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Old Posted May 19, 2020, 2:10 AM
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Pasadena, CA, two months into COVID-19 lockdown.

I took these photos in the morning, over the weekend of May 16-17, 2020. Some of my usual haunts in Pasadena, and public spaces and streets that are usually full of people and traffic. People are still quarantining.


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This documentary was supposed to have opened in movie theaters on April 3rd. I was looking forward to seeing it. All cinemas have been closed since the 2nd week of March or so.

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Coming soon? Why do I doubt that?

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Photo of myself.

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I miss eating here! Very good sushi here, and very good ishikari mentai nabe, among other dishes.

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Old Posted May 19, 2020, 3:04 AM
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Great tour! I was in Pasadena today (im there often) and its definitely busier than it has been as things are opening up
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Old Posted May 19, 2020, 3:21 AM
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Originally Posted by LosAngelesSportsFan View Post
Great tour! I was in Pasadena today (im there often) and its definitely busier than it has been as things are opening up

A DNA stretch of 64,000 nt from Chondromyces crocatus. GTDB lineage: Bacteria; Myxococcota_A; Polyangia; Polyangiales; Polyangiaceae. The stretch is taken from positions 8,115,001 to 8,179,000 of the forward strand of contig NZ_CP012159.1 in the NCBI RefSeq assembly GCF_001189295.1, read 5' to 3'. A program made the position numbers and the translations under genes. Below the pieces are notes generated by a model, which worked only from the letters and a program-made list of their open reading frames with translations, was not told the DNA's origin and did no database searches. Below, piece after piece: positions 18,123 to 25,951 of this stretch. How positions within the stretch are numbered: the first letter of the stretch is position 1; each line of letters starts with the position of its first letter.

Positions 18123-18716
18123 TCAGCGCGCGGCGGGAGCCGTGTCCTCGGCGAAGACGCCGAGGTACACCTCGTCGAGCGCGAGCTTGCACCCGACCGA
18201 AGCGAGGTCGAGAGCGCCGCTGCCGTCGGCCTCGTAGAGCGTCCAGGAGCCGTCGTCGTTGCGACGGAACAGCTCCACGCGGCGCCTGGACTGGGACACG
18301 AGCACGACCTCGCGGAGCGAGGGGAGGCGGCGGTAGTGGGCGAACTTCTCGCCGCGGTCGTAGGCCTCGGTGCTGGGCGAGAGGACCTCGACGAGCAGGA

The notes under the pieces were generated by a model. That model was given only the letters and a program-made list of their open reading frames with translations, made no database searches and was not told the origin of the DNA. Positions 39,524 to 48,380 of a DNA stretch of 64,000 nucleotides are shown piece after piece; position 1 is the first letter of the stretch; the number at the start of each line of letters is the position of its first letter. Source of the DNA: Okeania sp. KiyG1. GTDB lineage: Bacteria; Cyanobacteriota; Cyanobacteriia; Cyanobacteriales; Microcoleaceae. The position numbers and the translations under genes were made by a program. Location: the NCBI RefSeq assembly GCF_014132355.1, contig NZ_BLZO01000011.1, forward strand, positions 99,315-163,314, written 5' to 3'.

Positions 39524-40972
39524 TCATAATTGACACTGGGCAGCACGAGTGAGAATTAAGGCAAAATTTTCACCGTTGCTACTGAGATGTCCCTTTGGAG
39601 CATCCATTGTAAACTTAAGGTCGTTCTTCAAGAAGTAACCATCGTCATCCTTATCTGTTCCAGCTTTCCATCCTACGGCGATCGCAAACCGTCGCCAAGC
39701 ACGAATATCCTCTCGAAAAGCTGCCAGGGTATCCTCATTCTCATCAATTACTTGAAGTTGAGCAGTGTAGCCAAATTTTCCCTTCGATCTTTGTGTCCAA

Oh yes, things have slowly been getting busier, but not up to what it was before the lockdown.
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Old Posted May 19, 2020, 11:32 AM
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Beautiful.
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Old Posted May 20, 2020, 1:22 AM
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Great pics of a great suburb/city. I miss visiting there, very vibrant place when things are normal.
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Old Posted May 20, 2020, 2:04 AM
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nice array of photos....makes me think of a time not too many yrs ago when there wasn't a whole lot between pasadena & west LA....or a time when areas like pasadena had to pick up a lot of the dead weight of dtla & other ailing hoods like mid wilshire & hollywood. A time when old town pasadena & the 3rd st promenade in samo were almost the full amount of sidewalk activity in socal....at least that wasn't too swap meetish & rundown as dtla's broadway has been.

as for the coronavirus, some of the trees in your photos have been dealing with their own form of disease for the past several yrs.....

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Because of the disease’s rapid spread, all the region’s ficus trees could die in 10-30 years, leaving cities with the incredibly expensive task of removing them and planting new trees. More importantly, the wiping out of ficus microcarpa would end a 70-year legacy of mature shade trees enjoyed by 10 million Los Angeles County residents at a time when scientists say global warming is sending temperatures to record highs.

“It is unfortunate we are losing so many trees within the urban forest so rapidly,” said Jerry Turney, plant pathologist and senior biologist for the Los Angeles County Agricultural Commissioner said. “It will be a fast changeover.”

Plant biologists and university researchers say the infestation of urban ficus trees is a recent development, one that can kill the 60- to 70-foot shade trees in two to three years and has no known cure. “It is new to us,” said Turney. “We grew these trees for decades and decades with no problems at all.”